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Submit abstract

The deadline for submission of abstracts has passed.

You can submit as many abstracts to the conference for review as you would like. If, after the review by the committee, you have more than one paper accepted for the conference, you will need to register to attend, and pay an additional paper fee for each additional paper (i.e., for the 2nd, 3rd, 4th papers – not the 1st).    Please note this is for papers that you are the presenting author of, not papers that you are co-author of.

Successfully submitted abstracts will be acknowledged with an electronic receipt including an abstract reference number, which should be quoted in all correspondence. Allow at least 2 hours for your receipt to be returned to you. Once the paper is accepted, at least one of the authors must register for the conference and present the paper at the conference.

Abstracts of all accepted contributions will be included within the online abstract system which will be distributed to all registered conference participants.

For revisions or queries regarding papers already submitted:

If you do not receive acknowledgement for your abstract submission or you wish to make any essential revisions to an abstract already submitted, please DO NOT RESUBMIT your abstract, as this may lead to duplication. Please contact the Conference Content Executiveopens in new tab/window (Please do not email credit card information under any circumstances) with details of any revisions or queries. Please quote your reference number if you have one.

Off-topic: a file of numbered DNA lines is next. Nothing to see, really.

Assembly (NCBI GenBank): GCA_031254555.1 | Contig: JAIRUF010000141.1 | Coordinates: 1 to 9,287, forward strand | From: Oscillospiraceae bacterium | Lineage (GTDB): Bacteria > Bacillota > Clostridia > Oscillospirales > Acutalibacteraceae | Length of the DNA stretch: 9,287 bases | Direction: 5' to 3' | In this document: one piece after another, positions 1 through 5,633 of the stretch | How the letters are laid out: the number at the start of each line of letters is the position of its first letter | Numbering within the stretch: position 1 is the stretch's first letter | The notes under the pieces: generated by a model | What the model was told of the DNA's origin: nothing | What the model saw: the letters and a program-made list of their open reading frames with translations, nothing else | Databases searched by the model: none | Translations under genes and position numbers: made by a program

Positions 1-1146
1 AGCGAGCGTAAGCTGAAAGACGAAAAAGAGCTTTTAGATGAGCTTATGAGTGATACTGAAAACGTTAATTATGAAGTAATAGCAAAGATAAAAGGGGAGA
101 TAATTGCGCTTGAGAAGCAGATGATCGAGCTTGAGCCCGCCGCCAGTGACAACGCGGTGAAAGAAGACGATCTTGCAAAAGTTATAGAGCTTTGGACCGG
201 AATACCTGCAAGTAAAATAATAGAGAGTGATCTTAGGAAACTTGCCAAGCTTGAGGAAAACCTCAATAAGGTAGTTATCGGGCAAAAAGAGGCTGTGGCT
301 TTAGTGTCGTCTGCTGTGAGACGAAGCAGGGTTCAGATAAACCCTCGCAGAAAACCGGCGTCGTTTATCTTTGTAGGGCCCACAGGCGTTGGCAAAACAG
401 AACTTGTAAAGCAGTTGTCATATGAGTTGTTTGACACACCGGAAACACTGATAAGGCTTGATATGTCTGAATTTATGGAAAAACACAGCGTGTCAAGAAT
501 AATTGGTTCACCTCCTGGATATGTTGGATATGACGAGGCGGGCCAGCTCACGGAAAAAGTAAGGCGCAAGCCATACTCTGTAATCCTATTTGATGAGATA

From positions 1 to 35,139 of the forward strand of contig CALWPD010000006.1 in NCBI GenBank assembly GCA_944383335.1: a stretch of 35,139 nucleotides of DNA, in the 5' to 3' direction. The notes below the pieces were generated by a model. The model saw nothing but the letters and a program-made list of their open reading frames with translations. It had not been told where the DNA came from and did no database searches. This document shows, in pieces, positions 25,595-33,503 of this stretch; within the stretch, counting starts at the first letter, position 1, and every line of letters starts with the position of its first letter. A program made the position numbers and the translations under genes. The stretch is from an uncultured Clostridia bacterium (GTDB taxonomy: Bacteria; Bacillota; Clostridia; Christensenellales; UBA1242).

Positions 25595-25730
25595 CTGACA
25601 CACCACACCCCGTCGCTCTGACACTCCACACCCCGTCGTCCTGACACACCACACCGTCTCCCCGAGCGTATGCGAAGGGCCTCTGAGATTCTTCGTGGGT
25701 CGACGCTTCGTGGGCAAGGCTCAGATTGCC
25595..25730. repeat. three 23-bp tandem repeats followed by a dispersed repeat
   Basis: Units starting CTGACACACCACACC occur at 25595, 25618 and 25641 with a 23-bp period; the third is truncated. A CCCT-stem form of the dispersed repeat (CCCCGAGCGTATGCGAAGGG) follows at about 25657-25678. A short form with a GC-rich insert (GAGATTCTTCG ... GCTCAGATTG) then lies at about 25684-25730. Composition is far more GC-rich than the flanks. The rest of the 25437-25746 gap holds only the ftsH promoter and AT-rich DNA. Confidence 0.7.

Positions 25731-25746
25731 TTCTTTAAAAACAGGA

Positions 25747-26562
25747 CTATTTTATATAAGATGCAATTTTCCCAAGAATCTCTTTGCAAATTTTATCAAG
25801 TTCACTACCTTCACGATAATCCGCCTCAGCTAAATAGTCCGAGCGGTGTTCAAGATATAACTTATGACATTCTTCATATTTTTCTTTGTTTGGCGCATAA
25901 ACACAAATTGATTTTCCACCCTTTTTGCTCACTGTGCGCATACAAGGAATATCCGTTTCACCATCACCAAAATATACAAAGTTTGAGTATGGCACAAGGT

Conference topics


  • Space-time statistics, e.g. geostatistics, point patterns, estimation methods, large dimensions

  • Spatial deep learning

  • Inverse modeling

  • Modeling of extremes

  • Stochastic geometry, tesselation, point processes, random sets

  • Causal statistical modeling

  • Trajectory/movement modeling


  • Climate system modeling and observations

  • Spatially-Explicit Ecological Models

  • Health e.g. epidemiology, geohealth and global health

  • Air, Water and Soil spatio-temporal variability

  • Plant and animal epidemiology

  • Quantifying the spatial extent of hazards and risk

  • Crime and poverty mapping

  • Space/time econometrics

  • Interface of Neural Computing and Spatial/Spatio-Temporal Statistics

  • Inferring Movement and Behavior from Telemetry

Pre-conference workshops

Workshop 1

An introduction to modern challenges in spatial statistics

William Kleiber, University of Colorado, USA Douglas Nychka, Colorado School of Mines, Golden, USA Christopher K. Wikle, University of Missouri (MU), USA

Half-day workshop Date: Tuesday July 18, 2023 Time: 8:30–12:30

This half-day workshop covers three topics of great importance to the current practice of spatial statistics: computation for large spatial datasets, multivariate spatial data, and spatio-temporal data.

Some of the most interesting and important spatial data sets are large. Their size makes analysis challenging because standard spatial methods “break” when confronted with numbers of spatial locations beyond several thousand. An alternative is to consider approximate spatial models that reduce the dimension of the computation. This can be done in the simplest way through fixed rank Kriging (FRK) or more model-based with a predictive process approach. However, by exploiting sparsity in the precision matrix of a spatial process one can fit Gaussian processes without reducing the degrees of freedom in the predictions. Moreover, these methods can be paired with strategies for fast prediction and conditional simulation on regular grids to create practical tools for data analysis. This workshop will develop these ideas with a view towards their accuracy in approximating the exact spatial analysis and are useful from either a likelihood or Bayesian perspective. Examples will be given using several R packages that showcase how these apply to some large environmental data sets.